It took four hours for a federal jury to determine that an Oregon state trooper violated a man’s civil rights by kicking him in the chest after chasing him down in an unmarked patrol car and ramming into the man’s motorcycle, knocking him down and leaving him with a fractured rib and broken clavicle.
Justin Wilkins was awarded $180,000 in what his attorney described as “a message from the community.”
But Oregon state police expressed disappointment, saying officer safety gives cops the right to kick and pull guns on citizens at a moment’s whim because every encounter is a potential “life-or-death” situation.
According to the Register-Guard:
State police, in a statement released Thursday night, said the agency “is disappointed with the (trial) outcome and feels the actions of our troopers clearly did not violate established procedures or tactics. In situations like these, officers have milliseconds to make what may be life-or-death decisions and those officers should be shielded from the liability of civil damages.
Oregon State Police Captain Rob Edwards got a pass from the jury about pulling his gun Wilkins, determining it did not violate his civil rights, even though there was no indication that Edwards posed a danger to him.
Edwards’ dash cam video shows that he was probably angered that Wilkins had passed him and continued riding, even though the cop was apparently trying to pull him over with his emergency lights, which are embedded in the Camaro’s grill.
Wilkins had come to a complete stop at a traffic light, which shows he was not purposely eluding Edwards, he just didn’t notice him through his small rear view mirror. He also said his helmet kept him from hearing the sirens.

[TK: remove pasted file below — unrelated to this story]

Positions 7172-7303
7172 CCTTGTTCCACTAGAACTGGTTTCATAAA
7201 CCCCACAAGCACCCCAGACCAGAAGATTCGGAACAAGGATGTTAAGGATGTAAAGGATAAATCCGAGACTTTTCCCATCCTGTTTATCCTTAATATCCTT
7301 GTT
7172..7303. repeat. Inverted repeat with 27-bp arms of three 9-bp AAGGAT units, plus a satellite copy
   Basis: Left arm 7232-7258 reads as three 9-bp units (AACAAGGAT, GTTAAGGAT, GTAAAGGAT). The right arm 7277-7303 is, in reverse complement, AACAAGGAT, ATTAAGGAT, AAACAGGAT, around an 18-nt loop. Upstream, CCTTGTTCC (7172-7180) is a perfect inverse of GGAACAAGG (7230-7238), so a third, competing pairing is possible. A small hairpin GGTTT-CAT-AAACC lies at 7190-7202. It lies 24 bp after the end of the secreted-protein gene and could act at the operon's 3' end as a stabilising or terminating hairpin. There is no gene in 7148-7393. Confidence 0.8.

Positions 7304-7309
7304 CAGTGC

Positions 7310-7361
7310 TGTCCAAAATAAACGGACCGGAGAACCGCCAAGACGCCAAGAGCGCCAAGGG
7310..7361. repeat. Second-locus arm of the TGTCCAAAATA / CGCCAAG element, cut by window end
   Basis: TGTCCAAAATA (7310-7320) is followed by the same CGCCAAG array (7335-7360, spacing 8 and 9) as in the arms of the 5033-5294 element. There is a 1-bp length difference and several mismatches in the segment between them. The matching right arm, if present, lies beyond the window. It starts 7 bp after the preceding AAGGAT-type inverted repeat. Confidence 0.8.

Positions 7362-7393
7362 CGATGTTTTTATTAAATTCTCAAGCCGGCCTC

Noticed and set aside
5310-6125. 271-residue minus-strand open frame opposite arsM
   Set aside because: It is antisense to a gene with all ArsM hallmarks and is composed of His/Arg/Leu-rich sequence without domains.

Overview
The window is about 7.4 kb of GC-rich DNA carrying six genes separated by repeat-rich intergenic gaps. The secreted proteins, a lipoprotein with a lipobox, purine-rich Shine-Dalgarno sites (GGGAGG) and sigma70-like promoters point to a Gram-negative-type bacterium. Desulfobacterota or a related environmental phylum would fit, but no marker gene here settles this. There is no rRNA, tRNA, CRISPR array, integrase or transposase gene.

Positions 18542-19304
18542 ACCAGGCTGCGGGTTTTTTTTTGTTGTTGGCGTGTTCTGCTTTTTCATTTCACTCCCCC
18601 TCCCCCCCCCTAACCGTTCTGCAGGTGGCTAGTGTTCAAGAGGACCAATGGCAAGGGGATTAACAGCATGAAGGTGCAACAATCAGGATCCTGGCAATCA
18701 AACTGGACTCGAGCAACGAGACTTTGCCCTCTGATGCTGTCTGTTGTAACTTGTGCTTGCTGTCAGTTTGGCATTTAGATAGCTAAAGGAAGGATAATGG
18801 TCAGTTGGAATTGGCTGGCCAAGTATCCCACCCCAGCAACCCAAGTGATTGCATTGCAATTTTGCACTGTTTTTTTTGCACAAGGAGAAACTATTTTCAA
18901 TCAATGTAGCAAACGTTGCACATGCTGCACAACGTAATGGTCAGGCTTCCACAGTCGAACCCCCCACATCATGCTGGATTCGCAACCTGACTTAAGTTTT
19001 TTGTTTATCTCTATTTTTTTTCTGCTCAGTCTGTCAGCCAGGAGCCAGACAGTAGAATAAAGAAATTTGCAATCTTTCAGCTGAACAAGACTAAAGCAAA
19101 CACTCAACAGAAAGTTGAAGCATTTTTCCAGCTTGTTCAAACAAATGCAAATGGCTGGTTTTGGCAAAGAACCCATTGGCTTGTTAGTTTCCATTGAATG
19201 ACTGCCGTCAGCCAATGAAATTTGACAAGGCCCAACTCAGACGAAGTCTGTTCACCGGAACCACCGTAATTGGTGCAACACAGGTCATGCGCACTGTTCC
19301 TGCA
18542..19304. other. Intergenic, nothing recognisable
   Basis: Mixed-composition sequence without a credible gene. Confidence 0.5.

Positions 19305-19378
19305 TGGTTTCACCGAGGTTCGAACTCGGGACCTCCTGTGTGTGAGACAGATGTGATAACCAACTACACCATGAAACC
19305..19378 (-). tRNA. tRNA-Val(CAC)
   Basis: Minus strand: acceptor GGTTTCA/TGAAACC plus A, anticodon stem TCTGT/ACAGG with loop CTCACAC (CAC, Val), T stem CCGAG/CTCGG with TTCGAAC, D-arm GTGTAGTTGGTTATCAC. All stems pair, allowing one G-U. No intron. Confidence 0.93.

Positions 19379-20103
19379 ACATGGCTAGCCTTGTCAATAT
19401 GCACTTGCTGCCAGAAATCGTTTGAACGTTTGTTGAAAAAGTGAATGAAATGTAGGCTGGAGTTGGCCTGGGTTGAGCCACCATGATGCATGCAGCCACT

The video shows that it was not until the cop rammed him with the patrol car, knocking him down, that Wilkins first took notice of him.
When Wilkins stood back up, the cop ordered him to get down, which he was about to do, but Edwards kicked him anyway.
But Edwards had an excuse for all of that as well.
Edwards acknowledged in his testimony that Wilkens had begun to comply with his commands when he landed the kick, but said he was unable to stop the kick because he “already had the muscles fired” in his right leg.
Edwards also said he accidentally “bumped” the back end of Wilkens’ motorcycle as a result of possible “brake fade” — a term used to describe the loss of braking power because of overheating. But Regan reminded jurors in a closing argument that a brake expert testified at trial that brake fade rarely occurs in modern brake systems.
He also did not report the use-of-force incident and claims he did not know the dash cam was recording.
The incident took place August 2, 2012 when Edwards was a lieutenant. He has since been promoted to captain.
So that’s their message to the community.